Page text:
Los Angeles-based Awakening Recovery has a new name for its recovery home for men — the Daly House.

The name-change was announced in late March and happened due to a generous gift from the Daly family, backed by iconic industry executive Robert A. Daly, who led Warner Bros., Warner Music Group, CBS and the Los Angeles Dodgers, and his son Robert A. Daly Jr., who serves as founding board president of Awakening Recovery.

The home, located south of Beverly Hills, had been leased to the nonprofit since they launched in July 2016. In addition to the home, the Dalys pledged at the end of 2020 to donate $200,000 a year for five years to support Awakening Recovery’s work, which will expand to include a recovery home for women, per David van der Velde, co-founder and executive director of Awakening Recovery.

“Now that we own the house versus leasing it, it strengthens our long-term sustainability and provides a great opportunity for us to attract additional grants and foundations, especially as we look toward expanding with a women’s house in the near future,” he added. The program focuses on long-term, 12-step-based recovery.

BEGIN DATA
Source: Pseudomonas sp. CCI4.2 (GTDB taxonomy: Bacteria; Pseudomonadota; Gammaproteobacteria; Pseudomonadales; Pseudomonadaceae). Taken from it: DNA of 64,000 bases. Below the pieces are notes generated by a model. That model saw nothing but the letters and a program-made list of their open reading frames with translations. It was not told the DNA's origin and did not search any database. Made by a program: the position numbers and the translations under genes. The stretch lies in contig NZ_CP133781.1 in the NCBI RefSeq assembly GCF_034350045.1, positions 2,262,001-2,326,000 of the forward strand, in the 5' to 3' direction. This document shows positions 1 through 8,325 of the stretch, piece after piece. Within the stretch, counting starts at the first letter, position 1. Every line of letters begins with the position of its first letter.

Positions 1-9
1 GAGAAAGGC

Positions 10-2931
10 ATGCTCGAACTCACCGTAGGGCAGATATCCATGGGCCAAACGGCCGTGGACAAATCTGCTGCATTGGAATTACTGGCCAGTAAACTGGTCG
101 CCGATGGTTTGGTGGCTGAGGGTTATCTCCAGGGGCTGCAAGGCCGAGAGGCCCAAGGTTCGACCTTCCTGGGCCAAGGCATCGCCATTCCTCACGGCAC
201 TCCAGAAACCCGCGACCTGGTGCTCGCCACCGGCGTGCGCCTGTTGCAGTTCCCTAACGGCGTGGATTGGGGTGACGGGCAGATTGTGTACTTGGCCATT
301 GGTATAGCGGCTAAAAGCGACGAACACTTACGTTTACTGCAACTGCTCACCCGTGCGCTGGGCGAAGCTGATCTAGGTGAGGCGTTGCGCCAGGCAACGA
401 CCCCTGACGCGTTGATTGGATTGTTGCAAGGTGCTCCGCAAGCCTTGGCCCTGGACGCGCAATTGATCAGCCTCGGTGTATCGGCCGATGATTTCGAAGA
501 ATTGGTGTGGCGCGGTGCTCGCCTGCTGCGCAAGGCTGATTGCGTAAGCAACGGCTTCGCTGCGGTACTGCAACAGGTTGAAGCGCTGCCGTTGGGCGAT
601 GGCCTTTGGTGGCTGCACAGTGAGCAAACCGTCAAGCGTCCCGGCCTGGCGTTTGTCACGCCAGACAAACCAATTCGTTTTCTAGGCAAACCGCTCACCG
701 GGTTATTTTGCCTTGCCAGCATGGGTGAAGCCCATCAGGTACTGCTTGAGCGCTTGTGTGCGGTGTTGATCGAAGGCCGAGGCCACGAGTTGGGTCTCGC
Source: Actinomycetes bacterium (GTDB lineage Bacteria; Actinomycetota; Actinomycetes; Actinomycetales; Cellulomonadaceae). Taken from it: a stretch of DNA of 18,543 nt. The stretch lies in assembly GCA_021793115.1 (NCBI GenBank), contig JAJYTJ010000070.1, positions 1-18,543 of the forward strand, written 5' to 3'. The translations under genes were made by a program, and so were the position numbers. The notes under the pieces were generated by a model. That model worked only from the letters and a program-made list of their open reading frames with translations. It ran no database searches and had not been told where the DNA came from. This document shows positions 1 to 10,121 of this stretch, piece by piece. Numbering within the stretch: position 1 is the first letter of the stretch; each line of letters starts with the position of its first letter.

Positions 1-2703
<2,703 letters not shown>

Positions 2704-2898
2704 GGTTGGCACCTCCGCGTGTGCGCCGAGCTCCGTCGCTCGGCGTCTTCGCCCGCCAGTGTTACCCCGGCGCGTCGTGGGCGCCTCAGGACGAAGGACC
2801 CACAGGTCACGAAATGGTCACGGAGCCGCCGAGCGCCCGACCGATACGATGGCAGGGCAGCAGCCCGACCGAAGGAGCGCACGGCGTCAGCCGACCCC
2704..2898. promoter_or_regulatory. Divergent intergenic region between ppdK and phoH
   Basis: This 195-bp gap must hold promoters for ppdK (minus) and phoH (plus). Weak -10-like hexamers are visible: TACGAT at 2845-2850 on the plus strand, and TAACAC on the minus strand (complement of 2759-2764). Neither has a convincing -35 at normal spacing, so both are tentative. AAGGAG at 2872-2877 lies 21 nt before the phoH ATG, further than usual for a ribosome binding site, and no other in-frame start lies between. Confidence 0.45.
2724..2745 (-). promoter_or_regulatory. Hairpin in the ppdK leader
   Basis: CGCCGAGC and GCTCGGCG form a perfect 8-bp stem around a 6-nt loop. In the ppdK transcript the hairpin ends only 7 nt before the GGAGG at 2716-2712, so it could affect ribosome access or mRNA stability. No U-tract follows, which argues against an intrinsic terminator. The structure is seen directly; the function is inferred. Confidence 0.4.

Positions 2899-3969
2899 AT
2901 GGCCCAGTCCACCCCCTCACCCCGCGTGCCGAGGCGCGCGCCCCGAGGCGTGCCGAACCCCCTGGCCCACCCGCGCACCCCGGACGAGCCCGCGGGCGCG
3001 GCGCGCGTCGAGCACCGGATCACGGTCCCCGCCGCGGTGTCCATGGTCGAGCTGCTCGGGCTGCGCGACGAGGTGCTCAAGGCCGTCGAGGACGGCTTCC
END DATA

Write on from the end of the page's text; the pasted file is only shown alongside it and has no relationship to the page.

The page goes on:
Since opening doors, Awakening Recovery has helped more than 100 men, reporting a success rate between 80-90 percent. The home, which currently has a waiting list, can house 18 men at a time.

The work Awakening Recovery does is more necessary than ever, explains van der Velde. “The CDC says fentanyl-related deaths in the U.S. were up 27 percent over the past year and the need for recovery homes like Awakening Recovery’s Daly House have never been more dire. Many of Awakening Recovery’s residents are poly-substance opioid addicts and come into the Daly House having been periodically or chronically homeless, looking for an alternative to incarceration, experiencing mental health issues, and in any event, lacking basic resources due to their active drug and alcohol addiction. Awakening Recovery provides vital relief not only to our residents, but to the severe strain the pandemic has inflicted on public health, housing and social services systems.”

A version of this story first appeared in the April 7 issue of The Hollywood Reporter magazine. Click here to subscribe.

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